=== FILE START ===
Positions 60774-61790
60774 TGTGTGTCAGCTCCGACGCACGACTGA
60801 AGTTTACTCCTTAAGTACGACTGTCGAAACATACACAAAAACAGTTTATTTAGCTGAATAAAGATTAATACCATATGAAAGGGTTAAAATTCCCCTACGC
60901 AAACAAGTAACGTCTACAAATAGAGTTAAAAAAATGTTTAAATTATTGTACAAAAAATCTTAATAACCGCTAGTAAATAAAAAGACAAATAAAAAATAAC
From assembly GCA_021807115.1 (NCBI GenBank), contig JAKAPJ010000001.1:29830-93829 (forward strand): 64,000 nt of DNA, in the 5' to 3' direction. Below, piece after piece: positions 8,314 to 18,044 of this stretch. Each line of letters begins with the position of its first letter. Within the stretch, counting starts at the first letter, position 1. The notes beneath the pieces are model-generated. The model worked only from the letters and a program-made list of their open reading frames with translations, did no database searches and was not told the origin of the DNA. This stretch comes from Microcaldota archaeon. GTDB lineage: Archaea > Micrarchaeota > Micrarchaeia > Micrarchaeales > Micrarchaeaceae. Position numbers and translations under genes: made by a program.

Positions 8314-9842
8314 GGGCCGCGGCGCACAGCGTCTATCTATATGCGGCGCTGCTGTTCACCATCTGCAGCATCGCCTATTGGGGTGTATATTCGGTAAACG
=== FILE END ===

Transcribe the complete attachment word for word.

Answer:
Positions 60774-61790
60774 TGTGTGTCAGCTCCGACGCACGACTGA
60801 AGTTTACTCCTTAAGTACGACTGTCGAAACATACACAAAAACAGTTTATTTAGCTGAATAAAGATTAATACCATATGAAAGGGTTAAAATTCCCCTACGC
60901 AAACAAGTAACGTCTACAAATAGAGTTAAAAAAATGTTTAAATTATTGTACAAAAAATCTTAATAACCGCTAGTAAATAAAAAGACAAATAAAAAATAAC
From assembly GCA_021807115.1 (NCBI GenBank), contig JAKAPJ010000001.1:29830-93829 (forward strand): 64,000 nt of DNA, in the 5' to 3' direction. Below, piece after piece: positions 8,314 to 18,044 of this stretch. Each line of letters begins with the position of its first letter. Within the stretch, counting starts at the first letter, position 1. The notes beneath the pieces are model-generated. The model worked only from the letters and a program-made list of their open reading frames with translations, did no database searches and was not told the origin of the DNA. This stretch comes from Microcaldota archaeon. GTDB lineage: Archaea > Micrarchaeota > Micrarchaeia > Micrarchaeales > Micrarchaeaceae. Position numbers and translations under genes: made by a program.

Positions 8314-9842
8314 GGGCCGCGGCGCACAGCGTCTATCTATATGCGGCGCTGCTGTTCACCATCTGCAGCATCGCCTATTGGGGTGTATATTCGGTAAACG